A curious trait of our time is that we so stubbornly confuse lack of imaginative capacity with realism. I was reminded of this after visiting an arts exhibition centered on metaphysical art, 'Pittura Metafisica', an early 20th century Italian movement developed by artists such as Giorgio de Chirico, Carlo Carrà and Felice Casorati.
This artistic movement, also known as magical realism, sought to illustrate the strange bind between the external world and the world of imagination. "The art of magic realists," described the curator, "is simultaneously realistic and far removed from reality." The metaphysical artists depict the world it was manifested to them, a world in movement, a world shrouded with dreamlike layers of imagination and meaning, one which invites curiosity and oftentimes evokes detachment.
I wondered. If there ever was a realism which rang true to me, it would be something along the lines of this: imaginative, meaningful, capable of switching between alternate realities.
To be clear, it should be noted that nothing in realism, as a form of art or philosophy, prohibits imagination. From the very beginnings of artistic realism, for instance, it has taken vivid and illusionistic forms, eventually absorbing our thought in realistic fiction with wildly imaginative characters, the likes of Holden Caulfield. Nor does the capacity to imagine contain any argument against philosophical realism, which merely makes general claims about the world’s existence independent of us.
Yet in everyday discourse, it is not uncommon to notice a derogatory stance towards imagination, as if it clashed with realism. Novel ideas discordant with the status quo are dismissed as products of "mere imagination" and imaginative individuals envisaging alternative futures are often denounced as unrealistic. Former president of Shell Oil, Marvin Odum, once stated that we must be "realistic about" the pace at which the global energy mix can change. I find little consolation in such realism coming from a representative of one of the largest oil companies in the world. With a similar tone, our Prime Minister described his party, one often criticized for lack of transformative environmental agenda, as representing "realistic green values". But who are they to decide what counts as realism?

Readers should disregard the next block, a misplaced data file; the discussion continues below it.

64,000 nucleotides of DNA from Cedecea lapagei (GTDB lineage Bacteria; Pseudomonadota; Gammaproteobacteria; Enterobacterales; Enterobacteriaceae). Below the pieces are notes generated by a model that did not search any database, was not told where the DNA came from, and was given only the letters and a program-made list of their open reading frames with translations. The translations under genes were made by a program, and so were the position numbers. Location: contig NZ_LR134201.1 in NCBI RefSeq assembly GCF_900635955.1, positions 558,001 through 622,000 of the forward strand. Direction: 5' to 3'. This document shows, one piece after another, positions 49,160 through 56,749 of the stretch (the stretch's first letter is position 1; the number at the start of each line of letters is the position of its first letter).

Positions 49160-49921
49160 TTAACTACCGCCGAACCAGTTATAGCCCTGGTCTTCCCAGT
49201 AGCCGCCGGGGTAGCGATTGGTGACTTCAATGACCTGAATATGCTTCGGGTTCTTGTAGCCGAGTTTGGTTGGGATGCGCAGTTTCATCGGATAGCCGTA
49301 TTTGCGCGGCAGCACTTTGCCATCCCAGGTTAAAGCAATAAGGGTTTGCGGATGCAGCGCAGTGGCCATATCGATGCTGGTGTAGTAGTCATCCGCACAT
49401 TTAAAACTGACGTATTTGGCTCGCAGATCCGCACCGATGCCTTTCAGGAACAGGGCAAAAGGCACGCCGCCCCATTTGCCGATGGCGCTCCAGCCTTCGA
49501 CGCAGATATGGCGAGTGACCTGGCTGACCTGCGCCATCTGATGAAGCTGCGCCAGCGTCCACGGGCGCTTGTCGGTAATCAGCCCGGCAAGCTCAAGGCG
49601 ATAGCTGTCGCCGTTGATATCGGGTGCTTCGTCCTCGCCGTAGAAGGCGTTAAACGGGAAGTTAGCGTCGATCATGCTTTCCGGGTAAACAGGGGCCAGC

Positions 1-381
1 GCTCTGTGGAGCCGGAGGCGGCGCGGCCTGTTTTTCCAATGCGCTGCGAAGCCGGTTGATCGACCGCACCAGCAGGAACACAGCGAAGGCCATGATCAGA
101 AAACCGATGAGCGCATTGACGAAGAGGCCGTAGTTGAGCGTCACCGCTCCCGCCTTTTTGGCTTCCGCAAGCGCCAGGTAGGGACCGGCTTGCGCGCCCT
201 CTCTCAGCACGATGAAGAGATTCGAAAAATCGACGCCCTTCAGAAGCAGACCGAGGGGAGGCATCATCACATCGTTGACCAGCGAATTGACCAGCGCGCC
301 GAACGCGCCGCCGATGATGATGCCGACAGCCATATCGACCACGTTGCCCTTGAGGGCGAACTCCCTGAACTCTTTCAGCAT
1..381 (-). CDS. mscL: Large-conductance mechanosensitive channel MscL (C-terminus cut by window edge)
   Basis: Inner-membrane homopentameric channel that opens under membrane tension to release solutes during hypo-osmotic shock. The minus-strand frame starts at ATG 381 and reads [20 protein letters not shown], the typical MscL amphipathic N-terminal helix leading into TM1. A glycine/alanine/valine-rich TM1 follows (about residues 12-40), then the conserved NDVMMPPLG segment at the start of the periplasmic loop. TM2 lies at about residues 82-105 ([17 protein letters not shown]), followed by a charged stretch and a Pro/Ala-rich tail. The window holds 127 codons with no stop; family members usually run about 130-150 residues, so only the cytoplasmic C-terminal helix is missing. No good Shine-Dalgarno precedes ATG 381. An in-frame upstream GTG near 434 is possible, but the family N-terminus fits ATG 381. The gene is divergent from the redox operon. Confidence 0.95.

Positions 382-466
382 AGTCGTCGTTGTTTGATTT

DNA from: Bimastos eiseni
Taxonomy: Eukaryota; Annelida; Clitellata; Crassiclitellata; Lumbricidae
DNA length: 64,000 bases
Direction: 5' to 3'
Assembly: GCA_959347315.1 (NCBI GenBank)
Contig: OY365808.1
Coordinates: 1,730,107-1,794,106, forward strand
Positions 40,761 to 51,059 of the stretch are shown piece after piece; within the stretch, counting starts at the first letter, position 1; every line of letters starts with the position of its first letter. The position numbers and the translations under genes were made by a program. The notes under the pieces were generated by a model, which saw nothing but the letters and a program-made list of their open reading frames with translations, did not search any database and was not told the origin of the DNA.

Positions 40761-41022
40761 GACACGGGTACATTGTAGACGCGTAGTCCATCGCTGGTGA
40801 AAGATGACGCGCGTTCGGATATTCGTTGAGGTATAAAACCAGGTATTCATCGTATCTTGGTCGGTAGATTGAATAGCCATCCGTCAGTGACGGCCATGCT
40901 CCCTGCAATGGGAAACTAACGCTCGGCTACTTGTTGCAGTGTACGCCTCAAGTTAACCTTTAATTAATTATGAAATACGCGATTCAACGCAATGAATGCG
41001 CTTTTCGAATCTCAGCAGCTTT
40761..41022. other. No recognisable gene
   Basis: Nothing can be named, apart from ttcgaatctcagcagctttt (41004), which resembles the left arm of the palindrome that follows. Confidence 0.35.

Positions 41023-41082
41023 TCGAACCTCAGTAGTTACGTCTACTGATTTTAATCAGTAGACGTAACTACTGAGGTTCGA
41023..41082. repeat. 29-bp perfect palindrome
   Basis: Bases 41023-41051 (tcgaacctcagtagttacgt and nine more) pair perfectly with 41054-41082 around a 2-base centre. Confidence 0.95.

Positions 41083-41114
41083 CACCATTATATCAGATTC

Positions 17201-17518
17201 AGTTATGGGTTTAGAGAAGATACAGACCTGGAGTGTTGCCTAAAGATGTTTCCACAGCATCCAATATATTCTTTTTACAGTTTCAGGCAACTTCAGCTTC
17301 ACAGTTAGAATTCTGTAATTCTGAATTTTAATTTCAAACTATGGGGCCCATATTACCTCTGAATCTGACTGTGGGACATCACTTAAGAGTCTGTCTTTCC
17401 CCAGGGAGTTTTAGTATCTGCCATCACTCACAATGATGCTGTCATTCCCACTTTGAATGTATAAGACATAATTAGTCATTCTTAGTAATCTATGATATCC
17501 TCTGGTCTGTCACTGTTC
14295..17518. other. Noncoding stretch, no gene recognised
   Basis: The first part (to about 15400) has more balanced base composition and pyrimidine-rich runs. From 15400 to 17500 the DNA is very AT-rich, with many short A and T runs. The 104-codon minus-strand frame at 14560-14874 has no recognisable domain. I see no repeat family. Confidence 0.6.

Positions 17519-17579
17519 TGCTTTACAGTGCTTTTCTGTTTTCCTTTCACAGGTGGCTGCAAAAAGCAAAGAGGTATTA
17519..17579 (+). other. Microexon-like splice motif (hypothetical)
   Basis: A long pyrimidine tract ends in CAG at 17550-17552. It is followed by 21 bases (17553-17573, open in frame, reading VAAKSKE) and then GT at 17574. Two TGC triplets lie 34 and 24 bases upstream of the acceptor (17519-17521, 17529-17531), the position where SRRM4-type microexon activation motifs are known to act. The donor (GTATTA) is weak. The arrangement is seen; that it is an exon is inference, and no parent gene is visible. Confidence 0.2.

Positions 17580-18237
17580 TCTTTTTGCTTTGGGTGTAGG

The notion that rationalization has somehow stripped us of our imaginative capacity is an old one. Having been educated in sociology, I am particularly reminded of the likes of Max Weber, who famously characterized the modern individual trapped in a bureaucratic and cold iron cage, bereft of subjective meaning. Yet, hopefully avoiding the repetition of a cliché, I ask: whence the conflict between realism and imagination?
Conceptions of the aforementioned sort largely underestimate the role of imagination in life and its adaptive capacity. Perceivers are "imaginers too", writes Andy Clark, creatures "poised to explore and experience their worlds not just by perception and gross physical action", but also by means of imagery and dreams. Our imaginative faculties allow us to make better choices and select better actions by envisaging alternative futures. We live in 'The Imaginarium', a state where imagination is a necessary component in interacting successfully with the variant and ephemeral, yet completely realistic, external world.
We must be wary of associating realism with uniformity, or absence of alternatives. Realism is not a political stance to be assumed by the unimaginative. As the metaphysical artists were sure to emphasize, there is no singular way of perceiving the world, even when conforming to a realist style. At times like ours, characterized by ecological crises, destructive path dependencies and fundamentally unsustainable forms of life, it is imperative for us to become imaginative realists, envisaging the real world with layers of meaning and dreams alternative to those currently imposed upon us. For imagination begets adaptation.